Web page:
22 October 2021
Some of Durban’s homeless people are gearing up to vote, for the first time ever, in a municipal election.
Over the past year, the Denis Hurley Centre, which has an outreach programme, has been attempting to encourage those who live on the street to register and vote. It’s been a hard sell, according to its director Raymond Perrier.
“Homeless people have more reasons than most to be disillusioned with politicians. So we have been working with UKZN law students all year, pushing hard and helping homeless people to think about their rights and how the Constitution applies to them,” he said.
Before the general election in 2019, the Centre embarked on a pilot project in Durban with the Independent Electoral Commission (IEC) to register people living on the streets who don’t have formal addresses.
“The IEC has been fantastic. They can determine the ward through asking where the person usually sleeps, be it in a doorway or on the beachfront. They are then registered for that ward,” Perrier said.
During registration weekend for the municipal elections, some homeless people had confirmed their addresses (from the national election), while others, about 50, had registered for the first time, he said.
Perrier said the project had now been rolled out to the rest of the country through the National Homeless Network.
On Thursday, the centre organised for representatives of the main political parties in the eThekwini region to address a “town hall” meeting.
“This was a unique event in the country which will demonstrate that homeless people have the same rights and responsibilities as regular South African citizens,” Perrier said.
Six political parties were invited. The ANC, DA, IFP, and Action SA attended while the EFF and ATM did not send representatives. Each party representative was given a chance to introduce their party’s credentials on the issue of homelessness.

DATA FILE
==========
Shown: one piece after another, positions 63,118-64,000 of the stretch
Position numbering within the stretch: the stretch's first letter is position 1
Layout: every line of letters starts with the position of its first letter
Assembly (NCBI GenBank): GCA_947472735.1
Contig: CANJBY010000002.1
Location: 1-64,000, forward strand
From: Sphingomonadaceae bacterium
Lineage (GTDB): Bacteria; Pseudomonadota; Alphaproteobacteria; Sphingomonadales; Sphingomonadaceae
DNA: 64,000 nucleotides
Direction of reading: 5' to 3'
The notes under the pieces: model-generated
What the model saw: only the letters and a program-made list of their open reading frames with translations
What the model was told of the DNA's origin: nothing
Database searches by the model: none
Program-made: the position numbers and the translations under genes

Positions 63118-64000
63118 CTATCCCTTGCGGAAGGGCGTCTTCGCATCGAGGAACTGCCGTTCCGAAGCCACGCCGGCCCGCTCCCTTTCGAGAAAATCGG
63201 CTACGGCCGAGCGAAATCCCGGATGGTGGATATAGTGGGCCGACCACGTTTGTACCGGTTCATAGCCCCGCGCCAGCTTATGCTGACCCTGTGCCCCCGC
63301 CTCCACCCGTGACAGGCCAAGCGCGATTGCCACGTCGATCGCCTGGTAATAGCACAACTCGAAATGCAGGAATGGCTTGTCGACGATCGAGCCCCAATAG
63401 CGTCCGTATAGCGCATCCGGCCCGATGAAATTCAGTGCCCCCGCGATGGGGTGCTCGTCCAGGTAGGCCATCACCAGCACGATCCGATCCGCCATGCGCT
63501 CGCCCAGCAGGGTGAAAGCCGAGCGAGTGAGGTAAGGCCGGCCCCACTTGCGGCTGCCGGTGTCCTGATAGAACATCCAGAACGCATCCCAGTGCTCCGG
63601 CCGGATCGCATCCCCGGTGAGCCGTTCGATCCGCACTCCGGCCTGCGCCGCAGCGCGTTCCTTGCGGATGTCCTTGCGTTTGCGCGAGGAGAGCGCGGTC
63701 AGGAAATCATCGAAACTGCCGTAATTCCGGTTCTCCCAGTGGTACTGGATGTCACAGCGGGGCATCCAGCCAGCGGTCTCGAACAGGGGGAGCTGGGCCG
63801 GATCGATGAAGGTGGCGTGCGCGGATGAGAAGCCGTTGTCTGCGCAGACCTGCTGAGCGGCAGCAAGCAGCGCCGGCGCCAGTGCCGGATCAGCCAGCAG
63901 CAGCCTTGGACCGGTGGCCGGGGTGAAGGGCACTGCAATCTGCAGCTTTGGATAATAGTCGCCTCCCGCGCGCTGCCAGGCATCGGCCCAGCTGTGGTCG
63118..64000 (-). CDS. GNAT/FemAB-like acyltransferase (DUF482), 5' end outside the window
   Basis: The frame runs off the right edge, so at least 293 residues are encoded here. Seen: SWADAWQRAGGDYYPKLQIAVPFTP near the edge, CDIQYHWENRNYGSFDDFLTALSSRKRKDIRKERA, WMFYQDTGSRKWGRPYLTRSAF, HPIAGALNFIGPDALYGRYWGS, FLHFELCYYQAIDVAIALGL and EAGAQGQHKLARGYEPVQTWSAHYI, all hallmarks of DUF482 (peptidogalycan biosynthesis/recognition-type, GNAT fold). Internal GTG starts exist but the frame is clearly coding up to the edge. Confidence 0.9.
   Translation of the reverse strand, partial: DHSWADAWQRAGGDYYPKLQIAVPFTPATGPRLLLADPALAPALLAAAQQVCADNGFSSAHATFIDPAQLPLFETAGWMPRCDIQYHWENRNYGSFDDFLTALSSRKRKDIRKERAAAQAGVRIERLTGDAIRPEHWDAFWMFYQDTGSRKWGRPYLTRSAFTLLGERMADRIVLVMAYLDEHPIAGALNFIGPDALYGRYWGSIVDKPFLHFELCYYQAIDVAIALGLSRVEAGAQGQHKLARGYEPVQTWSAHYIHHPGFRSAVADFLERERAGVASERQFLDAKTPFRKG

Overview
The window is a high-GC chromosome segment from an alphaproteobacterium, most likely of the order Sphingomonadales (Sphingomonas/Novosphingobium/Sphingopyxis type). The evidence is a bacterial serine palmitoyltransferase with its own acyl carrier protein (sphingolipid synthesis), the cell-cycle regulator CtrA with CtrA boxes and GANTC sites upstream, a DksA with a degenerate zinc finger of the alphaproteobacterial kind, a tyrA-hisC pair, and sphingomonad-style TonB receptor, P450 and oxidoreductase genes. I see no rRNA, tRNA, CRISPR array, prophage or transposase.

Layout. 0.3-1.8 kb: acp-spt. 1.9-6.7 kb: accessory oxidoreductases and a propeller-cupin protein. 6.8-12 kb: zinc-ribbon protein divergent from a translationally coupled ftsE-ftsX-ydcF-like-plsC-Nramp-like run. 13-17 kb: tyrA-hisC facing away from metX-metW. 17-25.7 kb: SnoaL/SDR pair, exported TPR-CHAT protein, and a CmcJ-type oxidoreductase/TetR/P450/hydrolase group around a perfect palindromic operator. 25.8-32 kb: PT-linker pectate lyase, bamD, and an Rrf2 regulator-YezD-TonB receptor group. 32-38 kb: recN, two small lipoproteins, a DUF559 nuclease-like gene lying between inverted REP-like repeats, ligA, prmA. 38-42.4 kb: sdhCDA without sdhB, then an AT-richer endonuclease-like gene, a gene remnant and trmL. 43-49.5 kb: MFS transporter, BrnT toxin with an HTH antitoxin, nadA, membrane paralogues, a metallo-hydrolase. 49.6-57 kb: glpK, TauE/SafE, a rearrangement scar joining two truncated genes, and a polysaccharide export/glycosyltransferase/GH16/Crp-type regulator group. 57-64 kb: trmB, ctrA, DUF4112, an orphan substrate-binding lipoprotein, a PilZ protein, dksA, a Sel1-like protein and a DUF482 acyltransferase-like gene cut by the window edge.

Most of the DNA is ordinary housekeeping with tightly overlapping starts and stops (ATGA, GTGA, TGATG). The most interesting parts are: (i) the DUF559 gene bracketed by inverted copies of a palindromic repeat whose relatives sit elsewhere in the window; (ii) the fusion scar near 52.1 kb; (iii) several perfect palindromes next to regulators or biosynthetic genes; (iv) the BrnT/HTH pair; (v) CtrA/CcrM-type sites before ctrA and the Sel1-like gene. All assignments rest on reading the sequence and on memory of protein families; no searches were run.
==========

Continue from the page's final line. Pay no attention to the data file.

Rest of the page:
Mxolisi Mavimbela, a member of the National Homeless Network, presented its manifesto for the homeless in eThekwini. It focuses on issues such as shelter, access to health care and sanitation, equal treatment by law enforcement officials and increasing economic opportunity.
It states that during the hard Covid-19 lockdown, it was proved that it was possible to provide safe sleeping places and it calls for an extension and formalisation of these, including City support for a newly established women’s shelter, and other sites to cater for 1,000 people within a year.
It calls for better primary health care services and toilets in different locations in the city centre and an upgrade of sanitation at Safe Open Sleeping places. It also calls for a decriminalisation of poverty, and that law enforcement must be consistent with Constitutional rights.
“The majority of homeless people want to get off the streets by finding work, yet the regulations are prejudiced against the poor and informal economy. We demand a review of these policies … including the development of a more just recycling industry,” the manifesto read.
An open floor discussion followed. Most of those who spoke, added their personal experiences, reinforcing the points in the manifesto. An informal book seller told of how he had been struggling for two years to get a trading license from the municipality. Another man related how he has been repeatedly harassed by Metro police. Many people complained of the lack of shelters in the city.
The party representatives all promised to improve conditions for homeless people and vowed they would be engaging and transparent if their representatives were elected.